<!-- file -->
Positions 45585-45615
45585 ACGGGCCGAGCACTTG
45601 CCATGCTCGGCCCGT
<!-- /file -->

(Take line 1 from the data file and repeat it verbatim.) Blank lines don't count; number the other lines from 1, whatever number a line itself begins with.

Positions 45585-45615